Politically Correct Holocaust Denial

The heading of Abbas's doctoral thesis was: "Zionist Leadership and the Nazis." The introduction dealt with, among other topics, "the secret ties between the Nazis and the Zionist movement leadership." It further raised doubts that gas chambers were used to kill the Jews.

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David Bedein,

David Bedein
David Bedein
David Michael Cohen
This past week, the Israeli government issued vehement denunciations of the conference convened by the Iranian government in Tehran to promote the denial of the mass murder of the Jews in World War II, an act of Holocaust denial.

This reporter asked the spokespeople of the government of Israel if they would also denounce the leader of the Palestinian Authority, Mahmoud Abbas (also known as Abu Mazen) for the Holocaust denial that has been an integral part of his legacy. However, the government of Israel would issue no such denunciation.

Abbas wrote his doctorate in 1982 in Moscow, at the Institute for Oriental Studies. At the time, the institute was headed by Yevgeny Primakov, a Jew, an Arabist, an avowed friend of Saddam Hussein and other Arab rulers, and eventually, the prime minister of Russia. Of all these qualities, Abu Mazen has emphasized mainly Primakov's Jewish origins.

The heading of Abbas's doctoral thesis was: "Zionist Leadership and the Nazis." The introduction dealt with, among other topics, "the secret ties between the Nazis and the Zionist movement leadership." It further raised doubts that gas chambers were used to kill the Jews. He argued that the gas chambers were not used to kill people, but only to disinfect them and burn bodies to prevent disease.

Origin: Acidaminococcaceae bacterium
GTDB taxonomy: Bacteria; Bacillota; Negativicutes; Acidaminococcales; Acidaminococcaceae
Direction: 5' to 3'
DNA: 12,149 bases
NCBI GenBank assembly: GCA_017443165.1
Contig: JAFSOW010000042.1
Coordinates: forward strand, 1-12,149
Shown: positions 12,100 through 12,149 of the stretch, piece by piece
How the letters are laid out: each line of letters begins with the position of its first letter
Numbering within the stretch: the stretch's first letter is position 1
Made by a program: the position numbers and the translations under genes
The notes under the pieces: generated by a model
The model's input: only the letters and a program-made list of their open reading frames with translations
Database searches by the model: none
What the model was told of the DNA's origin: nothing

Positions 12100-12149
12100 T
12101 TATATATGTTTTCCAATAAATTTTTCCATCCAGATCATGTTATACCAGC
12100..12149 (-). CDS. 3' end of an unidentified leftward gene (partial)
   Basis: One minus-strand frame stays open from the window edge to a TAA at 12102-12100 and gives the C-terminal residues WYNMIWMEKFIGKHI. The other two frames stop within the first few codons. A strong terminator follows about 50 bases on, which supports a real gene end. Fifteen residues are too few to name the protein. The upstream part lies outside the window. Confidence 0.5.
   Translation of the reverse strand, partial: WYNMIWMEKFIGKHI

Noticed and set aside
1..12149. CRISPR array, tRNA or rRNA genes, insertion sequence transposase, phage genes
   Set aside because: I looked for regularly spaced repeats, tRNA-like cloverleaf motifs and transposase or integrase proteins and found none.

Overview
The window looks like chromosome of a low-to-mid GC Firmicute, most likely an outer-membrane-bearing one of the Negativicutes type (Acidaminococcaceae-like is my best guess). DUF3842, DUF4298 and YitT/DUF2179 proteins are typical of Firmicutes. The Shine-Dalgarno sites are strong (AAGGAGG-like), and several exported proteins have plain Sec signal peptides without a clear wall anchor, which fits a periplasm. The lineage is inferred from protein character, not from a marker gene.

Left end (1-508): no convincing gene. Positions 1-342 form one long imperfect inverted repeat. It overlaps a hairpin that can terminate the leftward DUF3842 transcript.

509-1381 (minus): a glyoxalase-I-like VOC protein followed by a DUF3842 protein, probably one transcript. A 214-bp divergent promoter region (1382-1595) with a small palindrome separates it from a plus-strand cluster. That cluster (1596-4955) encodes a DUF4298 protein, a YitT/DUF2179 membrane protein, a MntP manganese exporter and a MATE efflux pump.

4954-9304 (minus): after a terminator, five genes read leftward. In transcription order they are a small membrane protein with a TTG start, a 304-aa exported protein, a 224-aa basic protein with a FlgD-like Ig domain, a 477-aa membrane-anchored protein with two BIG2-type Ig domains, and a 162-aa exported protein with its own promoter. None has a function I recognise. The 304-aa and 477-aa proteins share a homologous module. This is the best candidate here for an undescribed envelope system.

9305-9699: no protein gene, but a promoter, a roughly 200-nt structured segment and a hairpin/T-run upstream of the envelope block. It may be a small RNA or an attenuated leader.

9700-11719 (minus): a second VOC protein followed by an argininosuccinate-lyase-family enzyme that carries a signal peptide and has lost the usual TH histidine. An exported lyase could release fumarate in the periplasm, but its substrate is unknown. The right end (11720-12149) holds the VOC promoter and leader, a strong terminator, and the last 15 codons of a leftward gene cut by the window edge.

Abbas's dissertation was adapted into a book and published in Jordan in 1984. It is currently in use in the Palestinian Authority education system, under the direct control of the PA president.

Abbas claimed in his work that the Zionist leadership was interested in convincing the world that a large number of Jews were killed during the war in order to "attain larger gains" after the war and to "divide the booty." His primary claim is that the Zionist movement and its various branches worked hand-in-hand with the Nazis against the Jewish people, collaborating with them for the Jews' destruction, because the Zionist leaders viewed "Palestine" as the only legitimate place for Jewish immigration. Despite professing such outrageous views, which he has never publicly retracted, Abu Mazen has nevertheless been hailed by the media and politicians alike.

On May 31st, 2003, two months after Abbas became the prime minister of the Palestinian Authority, correspondents from the Israeli media confronted him with his thesis. This meeting came in the wake of the appeal of two organizations, the Zionist Organization of America and the Simon Wiesenthal Center, which pointed out the need for Abu Mazen to make amends for his remarks.

As Rabbi Abraham Cooper of the Wiesenthal Center wrote in a May 29, 2003 press release, "It is time for Prime Minister Abu Mazen to publicly denounce Holocaust Denial to his constituency and to install leaders in Media and Education Ministries who are prepared to teach Palestinian children the truth about their Jewish neighbors."

Yet, in that May 31st, 2003 meeting with Israeli reporters, Abbas would not apologize for or retract any of the Holocaust denial thesis that he had written. Since that time, Abbas has consistently refused to distance himself from his Holocaust denial.

However, the Israeli government is not pushing him to do so. Neither is the American government. After all, there are political considerations. The Israeli and American governments are currently involved in negotiations with Abbas. In other words, to deny the Holocaust in Tehran is reprehensible; to do so in Ramallah is acceptable.

You might call this the first case of "politically correct" Holocaust denial.

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